PurelyFunctional.tv Newsletter 443: Simulating and visualizing time

Issue 443 - September 21, 2021 · Archives · Subscribe

Design Idea 💡

Simulating and visualizing time

Last week, I said that we need richer interfaces for our human programming system. We should free ourselves from the burdens of writing thousands of small adapters for the many contexts of our lives. This week, I'd like to talk about time. We need ways to visualize the past and future of our computation.

This particular idea feels small. I was almost not going to write about it. But I decided there's no idea too tiny to bring up. It's just one piece of a much larger puzzle.

When we plan an event, we develop a schedule. That schedule is a map of what will happen in the future. By manipulating the schedule, you are indirectly changing the future. That's the magic of planning.

When people follow a schedule, they know what to do, when. They can read, for example, that they need to start the closing ceremony at 3 pm on Friday. We need to do that in our program: schedule something to happen in the future. But a lot can happen between now and 3 pm on Friday. Maybe we have to push the closing ceremony into the future because we're running late. Or we have to cancel it altogether. Any changes to the plan have to reflect in the scheduling of tasks.

Changing a schedule is surprisingly hard in most computer systems. Some queues and timeouts handle scheduling events to play later, but it is hard to change them after scheduling. It seems like most systems use a lot of domain-specific knowledge to hack something together. But we need a general-purpose, easy-to-understand way to schedule and re-schedule. At worst, it should cancel everything scheduled for that plan and re-schedule everything according to the updated plan.

But there's a step further we can take: Because the schedule is essentially a program, we can simulate time passing and see the result of running our plan splayed out over time. As we change the plan, the visualized future should change.

And why limit it to the future? Let's take an example email action. I often get orders from Amazon delivered to an Amazon Locker. Amazon emails me the code I need to open the door that contains my item. But I don't want an email. I want a text. So I have an action that runs every time Amazon emails me a code. It parses out the code and texts it to me.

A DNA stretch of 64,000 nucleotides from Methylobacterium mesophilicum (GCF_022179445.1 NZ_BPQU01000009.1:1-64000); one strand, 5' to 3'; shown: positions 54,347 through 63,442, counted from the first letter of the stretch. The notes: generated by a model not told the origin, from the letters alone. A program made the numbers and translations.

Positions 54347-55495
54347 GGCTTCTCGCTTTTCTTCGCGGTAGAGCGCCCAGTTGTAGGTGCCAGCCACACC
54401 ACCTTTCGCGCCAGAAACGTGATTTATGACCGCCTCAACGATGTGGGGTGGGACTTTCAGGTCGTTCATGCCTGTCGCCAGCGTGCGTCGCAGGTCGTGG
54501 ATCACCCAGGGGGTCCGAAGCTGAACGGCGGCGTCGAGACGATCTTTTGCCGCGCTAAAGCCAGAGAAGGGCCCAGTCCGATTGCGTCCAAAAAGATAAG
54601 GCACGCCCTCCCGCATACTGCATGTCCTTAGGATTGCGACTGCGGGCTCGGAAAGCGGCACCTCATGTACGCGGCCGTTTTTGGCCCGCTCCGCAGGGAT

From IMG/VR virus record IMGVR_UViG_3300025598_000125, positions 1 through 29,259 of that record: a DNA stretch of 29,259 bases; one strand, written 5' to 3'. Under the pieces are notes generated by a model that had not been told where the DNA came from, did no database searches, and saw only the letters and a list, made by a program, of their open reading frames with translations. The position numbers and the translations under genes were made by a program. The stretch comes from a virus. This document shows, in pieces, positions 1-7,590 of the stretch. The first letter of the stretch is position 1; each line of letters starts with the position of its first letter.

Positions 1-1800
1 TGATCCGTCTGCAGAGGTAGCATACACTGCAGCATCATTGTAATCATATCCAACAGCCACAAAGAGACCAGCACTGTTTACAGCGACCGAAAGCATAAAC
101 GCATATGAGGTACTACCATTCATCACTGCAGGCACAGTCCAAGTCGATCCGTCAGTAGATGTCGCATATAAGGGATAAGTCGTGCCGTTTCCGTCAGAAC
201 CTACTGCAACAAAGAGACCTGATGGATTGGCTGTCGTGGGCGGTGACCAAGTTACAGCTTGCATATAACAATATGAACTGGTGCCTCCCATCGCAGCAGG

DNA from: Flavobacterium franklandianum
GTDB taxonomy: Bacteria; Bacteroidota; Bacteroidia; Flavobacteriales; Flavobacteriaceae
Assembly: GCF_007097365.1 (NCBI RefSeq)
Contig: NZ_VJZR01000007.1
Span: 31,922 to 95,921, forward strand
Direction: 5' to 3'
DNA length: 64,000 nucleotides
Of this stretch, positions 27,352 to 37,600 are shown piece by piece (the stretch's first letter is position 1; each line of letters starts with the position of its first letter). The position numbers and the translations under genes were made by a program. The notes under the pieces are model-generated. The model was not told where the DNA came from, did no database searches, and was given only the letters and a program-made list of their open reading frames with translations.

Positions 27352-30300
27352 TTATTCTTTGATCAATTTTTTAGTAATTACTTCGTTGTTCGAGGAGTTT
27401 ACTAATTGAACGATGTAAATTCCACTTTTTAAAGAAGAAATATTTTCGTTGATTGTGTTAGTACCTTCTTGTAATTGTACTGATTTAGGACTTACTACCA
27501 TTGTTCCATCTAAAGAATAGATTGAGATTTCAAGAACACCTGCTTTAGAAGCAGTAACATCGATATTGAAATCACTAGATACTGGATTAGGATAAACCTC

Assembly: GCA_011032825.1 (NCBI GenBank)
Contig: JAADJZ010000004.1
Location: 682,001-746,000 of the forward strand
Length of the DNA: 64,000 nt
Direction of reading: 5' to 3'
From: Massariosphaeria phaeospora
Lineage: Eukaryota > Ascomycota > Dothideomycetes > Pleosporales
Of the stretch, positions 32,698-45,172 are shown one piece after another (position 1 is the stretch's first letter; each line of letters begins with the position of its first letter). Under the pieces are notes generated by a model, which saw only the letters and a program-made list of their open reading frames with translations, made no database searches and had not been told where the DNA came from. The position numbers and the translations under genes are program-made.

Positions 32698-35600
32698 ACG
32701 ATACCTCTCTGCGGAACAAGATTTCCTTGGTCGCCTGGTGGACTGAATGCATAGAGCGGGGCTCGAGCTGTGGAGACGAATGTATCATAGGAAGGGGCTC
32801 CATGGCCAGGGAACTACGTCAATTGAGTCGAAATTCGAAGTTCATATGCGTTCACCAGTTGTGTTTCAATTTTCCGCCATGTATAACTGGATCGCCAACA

But you know what? That was harder to set up than it needed to be. I had to wait for a new email to test it end-to-end. It would have been nice to replay past emails through the program to see what it would parse and text without getting a new email and without sending texts. I want to see the alternate past that would have happened had the program been different---all in real-time.

Time is fun because it's all imaginary. The future exists only in our minds. And so do alternative histories. Our computers should simulate and visualize time to assist our imaginations.

Pandemic update 😷

I know a lot of people are going through tougher times than I am. If you, for any reason, can't afford my courses, and you think the courses will help you, please hit reply and I will set you up. It's a small gesture I can make, but it might help.

I don't want to shame you or anybody that we should be using this time to work on our skills. The number one priority is your health and safety. I know I haven't been able to work very much, let alone learn some new skill. But if learning Clojure is important to you, and you can't afford it, just hit reply and I'll set you up. Keeping busy can keep us sane.

Stay healthy. Wash your hands. Wear a mask. Get vaccinated if you can. Take care of loved ones.

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Rock on!
Eric Normand